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by Renée Tillotson

One of the greatest spiritual teachers in my life has been Helena Petrovna Blavatsky, born in Ukraine in 1831. A lioness of courage, she also possessed the most compassionate, benevolent heart. As we watch with awe the brave people of Ukraine in the face of Goliah-like aggression, I’d like to tell you a bit about this Ukrainian heroine and some of the impact she has had on the world and on me. 

I first heard about Mme. Blavatsky when I was in college, and her life and writings have inspired me ever since. I love how she exemplified rigorous freedom of thought in every direction. And I love how her teaching helps me to understand that every human soul and indeed every speck of life in the universe is on a grand evolutionary journey through aeons of time to higher stages of consciousness.  

Everything about her work in the world was expansive. Her broad and penetrating mind has impacted the world’s thinkers and history ever since. 

From her earliest days, she recounted heroic tales to the nearby peasant children who gathered around her. Helena Blavatsky dedicated herself to the uplift of humanity. Her primary goal was to create “a nucleus of human brotherhood,” which the world sorely needs at this moment. Her teachings directly illuminated such impactful people as Mahatma Gandhi, Leo Tolstoy, and Albert Einstein.

Born into aristocracy, Helena was well-tutored and self-educated in her grandfather’s extensive library,  fluent in many European languages. To enrich our understanding, she introduced Sanskrit terms, such as karma and mahatma, to the Western world, translated important ancient texts from the Pali language, and made frequent references in Greek, Latin, and Hebrew. She was a storehouse of information on topics from chemistry to astronomy to philosophy to religious tracts to world mythology to sacred geometry. Her encyclopedic knowledge astonishes even those of us with access to the internet today.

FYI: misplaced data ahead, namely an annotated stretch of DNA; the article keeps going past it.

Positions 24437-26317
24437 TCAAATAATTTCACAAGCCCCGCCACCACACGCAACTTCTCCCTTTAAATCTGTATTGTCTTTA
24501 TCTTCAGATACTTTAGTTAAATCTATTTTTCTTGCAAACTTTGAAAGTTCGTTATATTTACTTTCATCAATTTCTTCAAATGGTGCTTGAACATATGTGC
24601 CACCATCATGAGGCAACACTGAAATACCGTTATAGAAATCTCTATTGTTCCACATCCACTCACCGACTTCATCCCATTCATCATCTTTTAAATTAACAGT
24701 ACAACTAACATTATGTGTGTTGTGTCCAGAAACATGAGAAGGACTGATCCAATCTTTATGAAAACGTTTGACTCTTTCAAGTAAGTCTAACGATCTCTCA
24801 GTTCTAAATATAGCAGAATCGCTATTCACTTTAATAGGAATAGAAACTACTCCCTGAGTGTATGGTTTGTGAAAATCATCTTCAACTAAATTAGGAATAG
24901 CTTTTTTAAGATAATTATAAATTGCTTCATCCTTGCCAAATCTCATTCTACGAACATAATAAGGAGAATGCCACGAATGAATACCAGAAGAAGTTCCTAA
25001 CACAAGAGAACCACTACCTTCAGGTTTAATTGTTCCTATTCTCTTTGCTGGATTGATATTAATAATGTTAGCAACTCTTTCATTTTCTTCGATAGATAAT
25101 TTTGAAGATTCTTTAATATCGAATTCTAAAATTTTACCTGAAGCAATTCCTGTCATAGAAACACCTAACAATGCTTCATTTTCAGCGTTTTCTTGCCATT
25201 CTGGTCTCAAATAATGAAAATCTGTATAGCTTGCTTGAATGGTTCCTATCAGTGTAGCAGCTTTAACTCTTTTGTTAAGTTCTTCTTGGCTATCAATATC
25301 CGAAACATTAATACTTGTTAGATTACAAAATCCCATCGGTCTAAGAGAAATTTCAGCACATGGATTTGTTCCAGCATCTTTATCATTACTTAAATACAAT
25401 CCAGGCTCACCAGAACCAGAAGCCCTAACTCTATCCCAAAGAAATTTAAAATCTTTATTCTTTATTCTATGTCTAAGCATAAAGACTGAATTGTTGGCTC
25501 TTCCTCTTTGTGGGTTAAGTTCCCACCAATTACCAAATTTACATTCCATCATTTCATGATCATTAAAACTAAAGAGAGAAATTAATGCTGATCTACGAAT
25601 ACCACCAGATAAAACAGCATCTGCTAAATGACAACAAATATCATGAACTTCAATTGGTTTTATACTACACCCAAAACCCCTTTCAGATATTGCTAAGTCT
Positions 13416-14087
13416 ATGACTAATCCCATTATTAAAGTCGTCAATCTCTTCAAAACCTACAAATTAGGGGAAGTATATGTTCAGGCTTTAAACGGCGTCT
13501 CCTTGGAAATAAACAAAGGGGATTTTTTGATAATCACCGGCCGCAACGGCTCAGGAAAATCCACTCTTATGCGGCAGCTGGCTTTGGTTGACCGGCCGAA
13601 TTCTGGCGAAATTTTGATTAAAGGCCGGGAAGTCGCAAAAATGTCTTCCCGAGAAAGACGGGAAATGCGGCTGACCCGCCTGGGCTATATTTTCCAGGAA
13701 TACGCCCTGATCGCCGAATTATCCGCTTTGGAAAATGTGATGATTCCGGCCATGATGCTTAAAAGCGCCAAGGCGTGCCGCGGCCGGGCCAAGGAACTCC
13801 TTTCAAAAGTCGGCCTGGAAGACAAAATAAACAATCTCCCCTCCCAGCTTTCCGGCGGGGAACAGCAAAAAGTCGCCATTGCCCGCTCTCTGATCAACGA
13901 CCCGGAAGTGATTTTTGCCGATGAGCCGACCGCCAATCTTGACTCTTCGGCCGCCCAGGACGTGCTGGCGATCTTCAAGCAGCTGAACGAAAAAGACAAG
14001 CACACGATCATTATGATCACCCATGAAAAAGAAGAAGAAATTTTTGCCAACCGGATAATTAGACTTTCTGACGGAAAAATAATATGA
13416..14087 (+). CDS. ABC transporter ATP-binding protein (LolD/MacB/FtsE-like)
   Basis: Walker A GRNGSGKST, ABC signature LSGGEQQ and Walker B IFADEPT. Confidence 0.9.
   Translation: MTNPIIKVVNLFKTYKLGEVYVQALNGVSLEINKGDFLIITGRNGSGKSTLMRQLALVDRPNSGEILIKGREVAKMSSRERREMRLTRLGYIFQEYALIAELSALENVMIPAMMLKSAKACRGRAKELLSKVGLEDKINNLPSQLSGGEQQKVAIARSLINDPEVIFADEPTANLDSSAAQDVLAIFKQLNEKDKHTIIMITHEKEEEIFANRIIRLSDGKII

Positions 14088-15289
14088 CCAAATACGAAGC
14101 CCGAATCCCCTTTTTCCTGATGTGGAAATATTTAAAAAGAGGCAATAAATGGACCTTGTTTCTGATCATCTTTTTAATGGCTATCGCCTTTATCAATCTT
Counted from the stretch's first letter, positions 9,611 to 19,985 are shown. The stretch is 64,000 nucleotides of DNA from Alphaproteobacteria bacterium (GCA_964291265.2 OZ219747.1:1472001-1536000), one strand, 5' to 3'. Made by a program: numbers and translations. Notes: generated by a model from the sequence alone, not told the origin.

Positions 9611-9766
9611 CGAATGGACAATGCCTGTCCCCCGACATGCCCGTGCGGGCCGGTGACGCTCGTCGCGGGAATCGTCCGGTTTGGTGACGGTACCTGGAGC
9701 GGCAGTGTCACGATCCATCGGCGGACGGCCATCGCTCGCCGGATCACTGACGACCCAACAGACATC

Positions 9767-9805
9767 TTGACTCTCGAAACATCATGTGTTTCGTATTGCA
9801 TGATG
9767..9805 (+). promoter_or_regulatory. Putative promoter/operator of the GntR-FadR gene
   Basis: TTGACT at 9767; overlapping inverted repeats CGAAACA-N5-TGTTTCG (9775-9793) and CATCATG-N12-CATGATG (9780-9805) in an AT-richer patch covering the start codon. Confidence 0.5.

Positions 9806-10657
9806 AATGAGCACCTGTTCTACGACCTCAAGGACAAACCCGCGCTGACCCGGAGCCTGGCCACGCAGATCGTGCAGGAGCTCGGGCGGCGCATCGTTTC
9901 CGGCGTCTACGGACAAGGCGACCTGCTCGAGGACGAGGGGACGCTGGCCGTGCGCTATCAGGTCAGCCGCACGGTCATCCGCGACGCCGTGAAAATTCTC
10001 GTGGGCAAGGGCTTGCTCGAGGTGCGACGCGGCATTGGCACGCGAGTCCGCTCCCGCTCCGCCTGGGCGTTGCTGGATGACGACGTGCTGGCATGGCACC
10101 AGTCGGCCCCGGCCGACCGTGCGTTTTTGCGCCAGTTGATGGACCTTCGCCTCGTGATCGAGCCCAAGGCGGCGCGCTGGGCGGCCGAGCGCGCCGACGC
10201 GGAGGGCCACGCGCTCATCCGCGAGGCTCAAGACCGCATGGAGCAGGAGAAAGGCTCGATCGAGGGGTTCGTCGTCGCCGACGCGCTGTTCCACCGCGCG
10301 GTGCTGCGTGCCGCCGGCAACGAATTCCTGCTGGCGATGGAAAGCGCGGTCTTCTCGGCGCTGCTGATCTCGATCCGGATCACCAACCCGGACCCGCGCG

HPB, as Mme. Blavatsky came to be known by her writing, approached life from the premise that the highest religion, philosophy, and science is TRUTH. Convinced that wise women and men from the earliest times have understood much of the deep workings of the universe, she set out alone to travel to ancient centers of wisdom to learn their archaic teachings. 

Living without personal luxuries did not phase Helena. Once when she was about to board a ship from Havre, France to New York, USA, Helena met a distraught young mother of two little children who had been swindled out of the tickets her husband had managed to send her so that the family could join him in America. Without a moment’s hesitation, Helena exchanged her first-class ticket for 4 ‘steerage’ tickets for herself and the little family, consigning herself to weeks of miserable travel below deck in foul-smelling, unsanitary conditions.

So, here’s a daring woman traveling solo in the 1800s across deserts into Egypt, high into the Himalayas of Tibet, making long sea crossings to visit the mysterious statues of Easter Island and ancient temples in the Andes, and crossing America by covered wagon. She was even found injured and unconscious on a battlefield in Italy, where she was likely tending to the wounded of the volunteer army of General Giuseppe Garibaldi, the world-famous Italian advocate of universal human rights. 

In her foresightful short story “Karmic Visions” written in 1888, we glimpse that “thousands of mangled corpses covered the ground, torn and cut to shreds by the murderous weapons devised by science and civilization…. Not a wife or mother, but is haunted in her dreams by the black and ominous storm-cloud that overhangs the whole of Europe. The cloud is approaching . . . It comes nearer and nearer . . . I foresee once more for earth the suffering I have already witnessed.” World War I started just 23 years after her death, followed by WW II. 

As someone who saw “the utter uselessness of war and the blindness of those who glorify it or who use it as a means to achieve power over others”, Helena instead advocated each of us fighting our own internal battle against our egotism, selfishness, pride, and ignorance.